I just found Ivan Fischer's video blog on the Budapest Festival Orchestra's website. Here he talks about the future of the symphony orchestra - and reveals in a few succinct sentences exactly what he thinks of 'crossover' and why.
While Hungary's political and economic situation goes through what looks increasingly like hell and high water don't forget why it matters everywhere else. Let's hope that this towering musical tradition, with its purity, clear-sightedness and intensity of purpose, won't be subsumed by yet another destructive ideological steamroller. The riches of that tradition are exemplified today by Fischer and his brother Adam, Andras Schiff, Gabor Takacs-Nagy and many, many more.
A year ago Andras Schiff alerted everyone to the Hungarian political situation with a letter to the Washington Post. But of course a lot of people said what they usually say when musicians talk about politics, to the effect of "shut up and play the piano", and now he doubts he will ever return to his native land. This is extremely unfortunate, because he was right and he should have been listened to - but the opportunity to make a bigger stand early enough was effectively lost. The truth in the overview of such situations can often be astutely commented upon by those who are outside it - people who care, but whose interests are not vested - and as great musicians tend to be intelligent, passionate people whose gifts have earned them a world stage, sometimes we really ought to take some notice of what they say.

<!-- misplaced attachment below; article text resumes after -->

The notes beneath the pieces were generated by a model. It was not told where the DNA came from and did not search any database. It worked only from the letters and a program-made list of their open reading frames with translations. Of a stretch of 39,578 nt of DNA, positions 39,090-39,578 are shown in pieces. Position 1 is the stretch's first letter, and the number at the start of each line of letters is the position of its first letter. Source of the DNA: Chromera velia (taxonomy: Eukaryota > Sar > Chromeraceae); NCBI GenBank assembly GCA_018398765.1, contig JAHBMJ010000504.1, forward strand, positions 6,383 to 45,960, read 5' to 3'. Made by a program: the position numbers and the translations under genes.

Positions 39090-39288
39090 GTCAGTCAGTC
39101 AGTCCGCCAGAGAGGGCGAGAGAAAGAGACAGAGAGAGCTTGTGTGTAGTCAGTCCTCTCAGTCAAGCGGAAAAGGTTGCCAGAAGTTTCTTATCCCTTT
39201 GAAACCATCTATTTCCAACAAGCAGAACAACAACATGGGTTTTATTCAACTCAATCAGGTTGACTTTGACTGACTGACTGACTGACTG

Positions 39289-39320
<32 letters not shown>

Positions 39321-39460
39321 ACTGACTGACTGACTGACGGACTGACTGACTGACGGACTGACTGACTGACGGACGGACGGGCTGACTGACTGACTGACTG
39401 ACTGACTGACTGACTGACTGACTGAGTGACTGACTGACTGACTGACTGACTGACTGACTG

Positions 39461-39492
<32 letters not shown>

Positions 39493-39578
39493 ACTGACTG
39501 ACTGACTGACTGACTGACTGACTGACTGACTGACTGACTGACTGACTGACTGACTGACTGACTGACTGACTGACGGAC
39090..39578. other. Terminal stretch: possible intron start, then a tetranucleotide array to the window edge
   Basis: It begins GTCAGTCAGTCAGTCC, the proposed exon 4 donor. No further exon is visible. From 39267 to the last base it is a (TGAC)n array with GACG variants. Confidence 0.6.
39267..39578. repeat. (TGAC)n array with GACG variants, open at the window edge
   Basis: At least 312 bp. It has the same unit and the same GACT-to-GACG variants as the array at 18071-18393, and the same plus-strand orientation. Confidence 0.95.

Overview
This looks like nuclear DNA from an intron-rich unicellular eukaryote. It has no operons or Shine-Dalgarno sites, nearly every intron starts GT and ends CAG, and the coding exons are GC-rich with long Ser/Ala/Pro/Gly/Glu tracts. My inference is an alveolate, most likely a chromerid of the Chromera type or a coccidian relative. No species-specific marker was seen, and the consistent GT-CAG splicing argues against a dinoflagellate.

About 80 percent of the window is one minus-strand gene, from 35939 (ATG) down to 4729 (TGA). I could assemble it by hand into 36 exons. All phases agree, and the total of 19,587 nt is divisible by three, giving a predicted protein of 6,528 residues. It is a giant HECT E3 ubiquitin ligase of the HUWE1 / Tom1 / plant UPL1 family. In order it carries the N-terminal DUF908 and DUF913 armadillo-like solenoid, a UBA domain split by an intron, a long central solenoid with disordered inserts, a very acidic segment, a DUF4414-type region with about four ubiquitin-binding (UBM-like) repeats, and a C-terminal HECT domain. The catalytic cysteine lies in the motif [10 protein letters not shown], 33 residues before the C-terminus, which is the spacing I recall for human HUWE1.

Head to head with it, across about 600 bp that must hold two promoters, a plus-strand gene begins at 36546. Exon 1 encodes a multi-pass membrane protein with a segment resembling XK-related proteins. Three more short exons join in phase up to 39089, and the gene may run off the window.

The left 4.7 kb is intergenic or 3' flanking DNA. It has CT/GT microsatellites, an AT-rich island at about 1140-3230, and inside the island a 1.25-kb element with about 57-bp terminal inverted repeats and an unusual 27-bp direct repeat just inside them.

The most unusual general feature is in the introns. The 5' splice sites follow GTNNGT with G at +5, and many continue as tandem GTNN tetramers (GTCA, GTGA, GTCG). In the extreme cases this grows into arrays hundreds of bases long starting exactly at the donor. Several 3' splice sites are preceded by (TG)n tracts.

In Senegal, another world-renowned musician, Youssou N'Dour, is running for president.